On Saturday I went to the Rathkeale College Christmas Fete. There were whitebait fritters for $8. This was a bargain compared to Sunday's prices. There was also the cutest little Devonshire tea set-up which was also a bargain - $4 for a cup of tea and two things of yumness. The brownie was actually amazing, maybe the best I've ever had and I've had a lot of brownie.

Maggie takes some time for contemplation at the amphitheatre. It was probably about 30 seconds worth of contemplation. Being 3 years old means you don't contemplate for long periods of time when you could be doing better things, such as antagonising your 5 year old brother.

On Sunday I went to Toast Martinborough. It had rained all night and was still looking pretty grim in the morning, so Hayley and I bought and wore gumboots. They were actually the best idea ever, even though the weather cleared after a while and it turned out to be a really nice day. Hayley is off tripping around the world soon so it was nice to have a dance with her in the middle of a vineyard with the Wairarapa hills surrounding us. I love the Wairarapa (in case you hadn't noticed).

Wednesday, November 17, 2010

Exhibitions and so close sock

Isn't nature clever? Pink and purple flowers on the same phallic plant... I noticed it on my walk to work this morning. It's probably been in flower for days, but it's funny the different things you notice on different days.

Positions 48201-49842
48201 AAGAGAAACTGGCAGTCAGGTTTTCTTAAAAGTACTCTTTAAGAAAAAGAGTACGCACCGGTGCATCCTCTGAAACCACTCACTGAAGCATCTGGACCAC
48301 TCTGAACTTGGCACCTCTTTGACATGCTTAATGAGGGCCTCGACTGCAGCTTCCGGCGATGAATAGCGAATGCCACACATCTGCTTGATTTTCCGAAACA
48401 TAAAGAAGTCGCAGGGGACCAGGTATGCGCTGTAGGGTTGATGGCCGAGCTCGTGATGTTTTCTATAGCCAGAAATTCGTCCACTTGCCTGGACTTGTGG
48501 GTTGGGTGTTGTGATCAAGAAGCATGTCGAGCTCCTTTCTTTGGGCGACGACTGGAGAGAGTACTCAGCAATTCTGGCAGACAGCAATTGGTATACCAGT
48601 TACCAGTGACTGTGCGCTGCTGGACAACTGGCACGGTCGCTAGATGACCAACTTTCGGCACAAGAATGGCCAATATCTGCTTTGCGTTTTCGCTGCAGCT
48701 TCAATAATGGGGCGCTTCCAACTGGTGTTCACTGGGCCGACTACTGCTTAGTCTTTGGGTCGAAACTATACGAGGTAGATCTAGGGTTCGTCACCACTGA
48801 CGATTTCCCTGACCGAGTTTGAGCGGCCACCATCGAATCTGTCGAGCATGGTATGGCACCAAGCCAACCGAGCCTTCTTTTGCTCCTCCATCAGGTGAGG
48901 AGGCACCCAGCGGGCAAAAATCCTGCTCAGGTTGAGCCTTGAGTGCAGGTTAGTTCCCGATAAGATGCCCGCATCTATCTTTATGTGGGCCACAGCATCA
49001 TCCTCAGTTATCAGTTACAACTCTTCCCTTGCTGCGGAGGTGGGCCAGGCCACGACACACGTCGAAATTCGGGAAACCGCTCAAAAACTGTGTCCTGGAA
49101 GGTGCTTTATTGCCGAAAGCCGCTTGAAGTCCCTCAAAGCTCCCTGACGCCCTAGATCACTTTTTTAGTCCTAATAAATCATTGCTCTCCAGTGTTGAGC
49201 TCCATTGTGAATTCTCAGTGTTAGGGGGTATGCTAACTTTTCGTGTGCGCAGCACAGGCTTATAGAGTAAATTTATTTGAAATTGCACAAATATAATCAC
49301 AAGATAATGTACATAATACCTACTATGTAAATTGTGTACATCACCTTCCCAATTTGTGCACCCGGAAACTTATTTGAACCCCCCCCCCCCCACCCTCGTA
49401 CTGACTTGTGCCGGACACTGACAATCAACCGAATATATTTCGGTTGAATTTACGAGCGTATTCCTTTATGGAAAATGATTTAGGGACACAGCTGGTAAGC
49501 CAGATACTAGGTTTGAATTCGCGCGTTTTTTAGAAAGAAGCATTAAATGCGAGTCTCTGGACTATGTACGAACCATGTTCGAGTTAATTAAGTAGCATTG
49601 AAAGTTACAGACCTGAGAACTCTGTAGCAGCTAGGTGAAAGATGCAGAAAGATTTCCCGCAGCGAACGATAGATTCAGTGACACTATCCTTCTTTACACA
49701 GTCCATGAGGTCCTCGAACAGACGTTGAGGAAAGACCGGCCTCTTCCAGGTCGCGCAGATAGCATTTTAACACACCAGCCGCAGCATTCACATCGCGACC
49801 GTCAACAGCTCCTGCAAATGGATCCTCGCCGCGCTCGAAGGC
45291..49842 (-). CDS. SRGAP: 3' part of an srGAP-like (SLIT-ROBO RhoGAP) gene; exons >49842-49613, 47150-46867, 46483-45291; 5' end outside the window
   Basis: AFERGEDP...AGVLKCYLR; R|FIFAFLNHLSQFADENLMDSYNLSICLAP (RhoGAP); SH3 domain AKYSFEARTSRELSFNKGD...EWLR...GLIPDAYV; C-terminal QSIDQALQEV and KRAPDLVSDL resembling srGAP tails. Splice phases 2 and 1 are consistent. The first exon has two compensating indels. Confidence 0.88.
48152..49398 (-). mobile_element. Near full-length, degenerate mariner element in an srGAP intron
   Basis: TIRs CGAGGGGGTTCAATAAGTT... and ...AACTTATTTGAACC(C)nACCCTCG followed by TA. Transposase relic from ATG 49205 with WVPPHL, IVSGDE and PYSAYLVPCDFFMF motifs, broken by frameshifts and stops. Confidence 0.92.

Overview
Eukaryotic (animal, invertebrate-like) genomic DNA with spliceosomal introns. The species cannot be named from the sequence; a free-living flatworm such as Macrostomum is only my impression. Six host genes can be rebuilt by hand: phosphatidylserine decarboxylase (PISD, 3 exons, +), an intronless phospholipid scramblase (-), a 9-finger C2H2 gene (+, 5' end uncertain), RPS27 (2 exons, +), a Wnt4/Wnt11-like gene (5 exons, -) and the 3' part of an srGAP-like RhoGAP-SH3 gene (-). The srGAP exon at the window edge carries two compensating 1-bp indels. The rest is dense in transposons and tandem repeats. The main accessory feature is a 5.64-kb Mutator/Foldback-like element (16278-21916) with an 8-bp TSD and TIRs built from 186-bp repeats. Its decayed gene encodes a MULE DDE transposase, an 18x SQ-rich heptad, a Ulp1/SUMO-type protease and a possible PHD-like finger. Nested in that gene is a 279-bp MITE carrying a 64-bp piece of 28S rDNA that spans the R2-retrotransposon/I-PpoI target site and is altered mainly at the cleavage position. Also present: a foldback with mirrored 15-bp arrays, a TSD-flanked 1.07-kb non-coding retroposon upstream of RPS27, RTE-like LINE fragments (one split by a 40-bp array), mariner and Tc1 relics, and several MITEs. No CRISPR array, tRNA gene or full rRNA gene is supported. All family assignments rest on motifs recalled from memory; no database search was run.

On Saturday I went to Te Papa to see the 'Brian Brake: Lens on the World' exhibition. I hadn't heard of Brian Brake before, but I recognised his most famous image 'Monsoon Girl' - which apparently caused a bit of controversy as it was a staged shoot. It was a great exhibition, pretty big, with a huge range of subjects including another of his most famous images, Picasso and his son at a bull fight. One thing I was struck by was how many of the images looked like they could have been taken today rather than the 1960s or 1970s, especially those from India and Asia. Partly because some of the photos are of traditional festivals and places where obviously clothing and architecture remain constant, but I was still surprised by how many images wouldn't have seemed incongruous at the World Press Photo exhibition I went to the other month.

Also it was nice to find out about another internationally successful talented New Zealander.